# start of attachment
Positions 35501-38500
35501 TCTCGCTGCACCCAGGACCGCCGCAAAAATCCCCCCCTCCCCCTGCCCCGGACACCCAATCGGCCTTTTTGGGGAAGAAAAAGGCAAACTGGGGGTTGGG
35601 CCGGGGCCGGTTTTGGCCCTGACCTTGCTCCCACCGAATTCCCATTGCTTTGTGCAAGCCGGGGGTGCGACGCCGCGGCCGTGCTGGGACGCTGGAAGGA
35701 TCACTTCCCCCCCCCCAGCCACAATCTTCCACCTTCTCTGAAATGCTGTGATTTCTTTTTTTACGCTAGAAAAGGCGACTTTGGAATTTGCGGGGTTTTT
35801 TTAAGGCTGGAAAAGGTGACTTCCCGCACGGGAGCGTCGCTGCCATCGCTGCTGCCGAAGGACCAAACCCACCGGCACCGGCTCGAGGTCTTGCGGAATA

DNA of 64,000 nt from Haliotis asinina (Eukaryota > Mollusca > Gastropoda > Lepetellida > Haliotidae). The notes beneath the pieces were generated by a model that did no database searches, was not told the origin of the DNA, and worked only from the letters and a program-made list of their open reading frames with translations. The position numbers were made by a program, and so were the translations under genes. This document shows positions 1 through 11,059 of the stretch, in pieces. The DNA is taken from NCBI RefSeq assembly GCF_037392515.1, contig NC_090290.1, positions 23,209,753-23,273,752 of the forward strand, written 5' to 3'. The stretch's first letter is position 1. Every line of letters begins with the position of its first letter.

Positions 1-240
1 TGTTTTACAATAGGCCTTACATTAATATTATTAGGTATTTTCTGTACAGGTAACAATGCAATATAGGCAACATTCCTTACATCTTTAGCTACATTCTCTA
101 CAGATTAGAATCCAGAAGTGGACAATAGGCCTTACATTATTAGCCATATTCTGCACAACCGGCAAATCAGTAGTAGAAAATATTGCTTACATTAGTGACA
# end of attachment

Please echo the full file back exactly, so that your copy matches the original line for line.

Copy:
Positions 35501-38500
35501 TCTCGCTGCACCCAGGACCGCCGCAAAAATCCCCCCCTCCCCCTGCCCCGGACACCCAATCGGCCTTTTTGGGGAAGAAAAAGGCAAACTGGGGGTTGGG
35601 CCGGGGCCGGTTTTGGCCCTGACCTTGCTCCCACCGAATTCCCATTGCTTTGTGCAAGCCGGGGGTGCGACGCCGCGGCCGTGCTGGGACGCTGGAAGGA
35701 TCACTTCCCCCCCCCCAGCCACAATCTTCCACCTTCTCTGAAATGCTGTGATTTCTTTTTTTACGCTAGAAAAGGCGACTTTGGAATTTGCGGGGTTTTT
35801 TTAAGGCTGGAAAAGGTGACTTCCCGCACGGGAGCGTCGCTGCCATCGCTGCTGCCGAAGGACCAAACCCACCGGCACCGGCTCGAGGTCTTGCGGAATA

DNA of 64,000 nt from Haliotis asinina (Eukaryota > Mollusca > Gastropoda > Lepetellida > Haliotidae). The notes beneath the pieces were generated by a model that did no database searches, was not told the origin of the DNA, and worked only from the letters and a program-made list of their open reading frames with translations. The position numbers were made by a program, and so were the translations under genes. This document shows positions 1 through 11,059 of the stretch, in pieces. The DNA is taken from NCBI RefSeq assembly GCF_037392515.1, contig NC_090290.1, positions 23,209,753-23,273,752 of the forward strand, written 5' to 3'. The stretch's first letter is position 1. Every line of letters begins with the position of its first letter.

Positions 1-240
1 TGTTTTACAATAGGCCTTACATTAATATTATTAGGTATTTTCTGTACAGGTAACAATGCAATATAGGCAACATTCCTTACATCTTTAGCTACATTCTCTA
101 CAGATTAGAATCCAGAAGTGGACAATAGGCCTTACATTATTAGCCATATTCTGCACAACCGGCAAATCAGTAGTAGAAAATATTGCTTACATTAGTGACA